12

This issue is discussed extensively in the module on Victim Interviewing, but it also requires attention here. That is, many victims will give inconsistent or untrue information as part of their statement, but this must never be confused with a false report. For most law enforcement professionals, it is not difficult to come up with reasons why sexual assault victims might omit, exaggerate, or even fabricate aspects of their report. · For example, victims might give inconsistent or untrue information out of trauma or disorganization. When we are traumatized, we do not always think clearly and cannot necessarily provide information that is 100% complete and accurate. This is especially true for victims who have been sexually assaulted more than once, because aspects of the prior sexual assault may be confused with the current one. Victims may also have memory impairment due to alcohol or drug use. Victims might also give incomplete, inconsistent, or untrue information because they are uncomfortable relaying details of the sexual assault. This may be particularly likely for details regarding the sexual acts involved. For example, it is quite common for sexual assault victims to describe the incident as involving only penile-vaginal penetration because they are uncomfortable reporting other crimes such as oral copulation or anal penetration. Victims also frequently minimize the details of the sexual assault and the extent of the trauma they experienced. Often, victims will offer an initial description of the event that sounds trivial, but when encouraged to elaborate, it becomes clear that the victim experienced considerable force, threat, or fear. The reasons for this vary. For many victims, minimizing the trauma of the assault is a strategy (whether conscious or not) for attempting to gain control over it. There is also a great deal of pressure in our society to handle traumatic events stoically and without complaint; this is particularly true in certain cultural groups. In many cases, however, victims haven't had time to process what happened to them at the time of the initial community response, so they do not realize themselves the significance of the assault and the enormity of the impact it has had on them. Many victims give information that is incomplete, inconsistent, or untrue because they are afraid that they won't be believed or that they will be blamed for the sexual assault. To illustrate, victims may omit details that will undermine their credibility, such as drug or alcohol use, prostitution, or other unflattering or even illegal behavior. Of course, victims may also omit details about their own unlawful activity out of the fear of being arrested. We will address this issue in more detail later. For now, we must simply accept that this fear is real. Victims also sometimes minimize what happened or change the details in order to protect the perpetrator. This can occur when the two have a relationship, when the victim depends on the perpetrator for financial or emotional support, or is afraid of getting the perpetrator "into trouble." As a result, victims may give incorrect or confusing information about what actually occurred.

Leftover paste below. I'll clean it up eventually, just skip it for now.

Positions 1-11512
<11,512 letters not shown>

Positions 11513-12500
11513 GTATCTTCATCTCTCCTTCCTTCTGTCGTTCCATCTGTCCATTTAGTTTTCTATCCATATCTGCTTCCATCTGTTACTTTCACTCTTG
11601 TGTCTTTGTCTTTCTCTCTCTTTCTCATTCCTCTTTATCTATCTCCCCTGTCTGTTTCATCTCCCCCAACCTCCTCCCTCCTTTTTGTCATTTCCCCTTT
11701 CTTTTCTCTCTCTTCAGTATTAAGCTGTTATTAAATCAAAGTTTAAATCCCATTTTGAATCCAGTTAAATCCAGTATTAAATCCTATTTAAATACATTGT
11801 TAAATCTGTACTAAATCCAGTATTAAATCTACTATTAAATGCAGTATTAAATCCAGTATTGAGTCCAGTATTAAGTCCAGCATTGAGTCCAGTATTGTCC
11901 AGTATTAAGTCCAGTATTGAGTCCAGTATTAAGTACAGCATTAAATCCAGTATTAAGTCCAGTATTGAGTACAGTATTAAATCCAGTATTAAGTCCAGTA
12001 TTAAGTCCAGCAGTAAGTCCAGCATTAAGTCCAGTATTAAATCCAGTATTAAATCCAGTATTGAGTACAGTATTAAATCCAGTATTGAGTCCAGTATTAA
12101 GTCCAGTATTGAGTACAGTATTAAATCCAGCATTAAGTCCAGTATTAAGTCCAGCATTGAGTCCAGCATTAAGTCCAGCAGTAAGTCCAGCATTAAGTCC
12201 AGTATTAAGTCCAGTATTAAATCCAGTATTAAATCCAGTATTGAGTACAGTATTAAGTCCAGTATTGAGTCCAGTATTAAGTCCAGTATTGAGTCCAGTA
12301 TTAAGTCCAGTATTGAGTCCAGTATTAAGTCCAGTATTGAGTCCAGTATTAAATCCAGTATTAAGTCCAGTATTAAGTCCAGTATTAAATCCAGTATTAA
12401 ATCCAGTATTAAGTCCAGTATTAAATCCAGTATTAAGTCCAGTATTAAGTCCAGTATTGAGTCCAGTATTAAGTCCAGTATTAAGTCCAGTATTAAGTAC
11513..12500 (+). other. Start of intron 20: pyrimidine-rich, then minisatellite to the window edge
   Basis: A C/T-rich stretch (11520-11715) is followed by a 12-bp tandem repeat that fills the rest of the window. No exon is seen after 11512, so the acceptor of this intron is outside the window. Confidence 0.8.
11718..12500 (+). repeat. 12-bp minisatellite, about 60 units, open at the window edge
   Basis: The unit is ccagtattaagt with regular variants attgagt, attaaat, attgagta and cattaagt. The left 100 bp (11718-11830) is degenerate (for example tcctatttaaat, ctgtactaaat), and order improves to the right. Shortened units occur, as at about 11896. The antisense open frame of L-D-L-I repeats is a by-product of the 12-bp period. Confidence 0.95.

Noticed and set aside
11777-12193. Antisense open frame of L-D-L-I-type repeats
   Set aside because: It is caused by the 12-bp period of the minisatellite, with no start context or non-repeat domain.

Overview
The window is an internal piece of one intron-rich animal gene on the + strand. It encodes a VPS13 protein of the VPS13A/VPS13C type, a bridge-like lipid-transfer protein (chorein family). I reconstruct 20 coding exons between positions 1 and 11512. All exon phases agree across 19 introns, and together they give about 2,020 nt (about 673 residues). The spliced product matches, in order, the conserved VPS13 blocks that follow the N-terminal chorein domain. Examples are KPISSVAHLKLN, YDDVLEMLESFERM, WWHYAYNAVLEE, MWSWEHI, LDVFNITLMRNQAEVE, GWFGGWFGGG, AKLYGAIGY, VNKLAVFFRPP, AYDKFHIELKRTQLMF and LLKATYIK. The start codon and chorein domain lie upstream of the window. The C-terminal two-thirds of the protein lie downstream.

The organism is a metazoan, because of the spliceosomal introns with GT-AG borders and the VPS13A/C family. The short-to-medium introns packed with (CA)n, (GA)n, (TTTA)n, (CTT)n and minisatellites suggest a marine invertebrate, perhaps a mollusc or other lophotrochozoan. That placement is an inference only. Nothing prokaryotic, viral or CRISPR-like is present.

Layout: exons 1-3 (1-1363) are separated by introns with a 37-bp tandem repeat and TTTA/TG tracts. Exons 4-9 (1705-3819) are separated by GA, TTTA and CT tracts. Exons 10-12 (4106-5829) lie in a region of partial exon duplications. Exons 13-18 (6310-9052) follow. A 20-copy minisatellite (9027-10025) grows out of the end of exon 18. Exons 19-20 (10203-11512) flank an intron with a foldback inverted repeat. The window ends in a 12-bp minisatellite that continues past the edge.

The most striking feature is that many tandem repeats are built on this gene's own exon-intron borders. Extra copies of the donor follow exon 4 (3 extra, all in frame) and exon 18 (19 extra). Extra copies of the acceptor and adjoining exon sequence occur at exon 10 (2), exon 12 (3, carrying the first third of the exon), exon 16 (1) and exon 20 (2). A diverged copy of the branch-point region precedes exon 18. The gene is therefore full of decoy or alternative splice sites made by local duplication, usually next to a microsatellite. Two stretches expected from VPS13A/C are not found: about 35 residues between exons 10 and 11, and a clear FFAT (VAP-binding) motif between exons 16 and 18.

·

·

·

·

EXCERPT FROM: False Reports: Moving Beyond the Issue Copyright © 2007 by End Violence Against Women (EVAW) International

13

·

Victims also may give information that is incomplete, inconsistent or inaccurate because of their immigration status (or assumed status). Many victims have learned from experiences in their country of origin that authority figures are not to be trusted, particularly law enforcement officers. In addition, suspects often use immigration status against victims, threatening to report them to immigration authorities or to have them deported if they tell anyone about the sexual assault. There can also be cultural reasons for exaggerating or minimizing the facts of a sexual assault report. For victims from another culture, beliefs about what is acceptable to tell a stranger and taboos about sexuality and sexual activity may influence their description of what happened. This problem can be especially pronounced when the (female) victim is from a minority culture and the (male) law enforcement professional is from the dominant culture of the United States. Victims from a minority cultural group may be particularly reluctant to report a sexual assault against another member of their cultural group, because it is sometimes seen as a betrayal of the victim's cultural group. This reluctance may be heightened when there is a perception that the cultural group is treated unfairly by law enforcement (e.g., African-Americans, Americans of Arab descent).

·

·